37:57 I think what I would say is there's going to be really hard days and there's going to be days that will literally take your breath away where you're not sure how to move forward. When you put, you could theoretically become Frozen and immobile. And and I think that you just have to know that those days are not the majority.
38:24 And that there's also like these really awesome moments. Like one of the things we haven't talked about is how awesome the families and they use that we work with are like, how many times have you belly laugh? When you're working with a Academy? Because they've said something that was just like Ludacris by there. So funny and they're so and when you have your successes are I have mine. Like those are also like the best pies. So I mean for sure what I can comprehend about how you deal with the work a deal with. I can come home and say Jesus is just bad luck. Like this is not a reflection on Humanity or people wear as the work that you do is the result of someone being awful.
39:22 And yet, I think we both have very different views of humanity in general where you were more optimistic about. You, hadn't even more pessimistic than that, always blows me away. And I definitely couldn't do your job either. I definitely couldn't go into the hospital or do is coming home, you know, to the three of you in total Mayhem and not knowing how to how to help what to do. Either of those things are that having a parent die when you're young and having experience that type of trauma and then working in a field related with trauma.
40:08 I think that I think about life differently. I think that I am. I'm able to realize that like, we are all going to die and I'm and I'm okay with that in a different way. I guess my, in my final question is where if you could like paint the future, what would you paint for yourself in 5 years and every time I get to like a stage in my career or doing what I want to be doing, I just keep
40:49 Thinking about, what else I want to do. Cuz I'm always, I'm always happy where I am. So. So despite being ambitious. It's not like, I'm not happy doing what I'm doing. So, in in 5 years, I'd like to see ya. See our program, be bigger, have more treatment options for my patients. Be involved even further in developmental Therapeutics. And then, you know, that the work I do with incorporating a digital Technologies into supportive care of that. And then just really hopefully finding ways to be more presents wall. Doing all that be more present at home and less stressed and more pre-show, but I have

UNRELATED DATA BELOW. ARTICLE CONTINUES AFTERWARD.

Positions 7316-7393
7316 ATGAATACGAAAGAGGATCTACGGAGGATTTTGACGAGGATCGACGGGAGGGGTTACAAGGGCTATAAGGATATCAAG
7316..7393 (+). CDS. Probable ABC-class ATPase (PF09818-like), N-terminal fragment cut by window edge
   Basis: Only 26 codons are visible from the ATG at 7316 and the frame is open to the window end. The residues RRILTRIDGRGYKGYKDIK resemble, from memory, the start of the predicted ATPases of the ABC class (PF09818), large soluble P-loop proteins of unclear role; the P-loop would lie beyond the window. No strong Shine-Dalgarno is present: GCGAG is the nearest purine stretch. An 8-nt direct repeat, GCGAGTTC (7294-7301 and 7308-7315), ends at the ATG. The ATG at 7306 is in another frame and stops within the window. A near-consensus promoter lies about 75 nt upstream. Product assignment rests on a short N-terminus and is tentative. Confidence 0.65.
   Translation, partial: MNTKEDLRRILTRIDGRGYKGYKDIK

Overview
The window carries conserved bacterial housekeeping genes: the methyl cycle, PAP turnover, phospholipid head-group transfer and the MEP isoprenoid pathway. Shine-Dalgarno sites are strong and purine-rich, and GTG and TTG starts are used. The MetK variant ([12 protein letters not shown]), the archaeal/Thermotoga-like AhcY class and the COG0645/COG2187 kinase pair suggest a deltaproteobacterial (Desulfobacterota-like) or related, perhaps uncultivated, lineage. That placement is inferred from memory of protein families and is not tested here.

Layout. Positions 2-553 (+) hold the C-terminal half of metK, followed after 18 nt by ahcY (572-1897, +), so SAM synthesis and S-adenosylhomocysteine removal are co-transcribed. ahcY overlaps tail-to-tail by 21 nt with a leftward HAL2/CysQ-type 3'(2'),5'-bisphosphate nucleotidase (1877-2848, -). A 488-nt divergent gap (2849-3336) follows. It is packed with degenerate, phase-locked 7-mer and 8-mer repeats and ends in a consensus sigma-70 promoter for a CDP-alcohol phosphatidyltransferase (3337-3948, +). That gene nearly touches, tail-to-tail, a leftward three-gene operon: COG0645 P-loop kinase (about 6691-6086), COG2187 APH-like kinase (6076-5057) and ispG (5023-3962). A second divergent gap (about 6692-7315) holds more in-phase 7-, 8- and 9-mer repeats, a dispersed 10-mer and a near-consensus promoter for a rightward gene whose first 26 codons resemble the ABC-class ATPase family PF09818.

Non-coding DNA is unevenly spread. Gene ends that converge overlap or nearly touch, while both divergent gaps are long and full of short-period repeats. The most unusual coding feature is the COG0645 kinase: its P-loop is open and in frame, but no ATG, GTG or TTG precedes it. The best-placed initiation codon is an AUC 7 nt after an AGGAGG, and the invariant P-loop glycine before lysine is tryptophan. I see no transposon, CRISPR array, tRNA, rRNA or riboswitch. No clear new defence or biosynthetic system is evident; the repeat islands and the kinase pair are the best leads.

41:40 That's all I know. Big is 5 years. I think if I was going to go paint my future for 5 years, I think.
41:51 Well, obviously I'm I am big on evidence-based and I want I want the field to become more evidence based. So I'm, I would love to see not just our programs become evidence base, but I would love to see many programs in the fields become evidence-based, because I think that that's how we start eradicating trafficking, right? We start by having evidence base programming both as preventive and also that can help kids, who have been exploited. I kind of go on and live. Hopefully, I have a life where they have addressed the victimization R and end helpfully Incorporated it into their life.
42:33 I think at home gosh, in five years. We're going to have a teenager. So in sooner than that, I think at home, my my whole world is going to know, Judy Jones going to be a problem, but you won't be a teenager yet. And she's that's like a whole nother story. I've already talked to local law enforcement about her, but it'll be a teenager and I do, I really hope that I can balance.
43:01 My fears and tribulations and my knowledge of the internet with his mental health and wanting to be social, and have a positive and normative relationship with his friends online, social apps managing. That will be a very thin past. But something I'm I'm hoping that I can navigate.
43:32 So yeah, it's been fun talking with you. It's been. Alright. Thanks.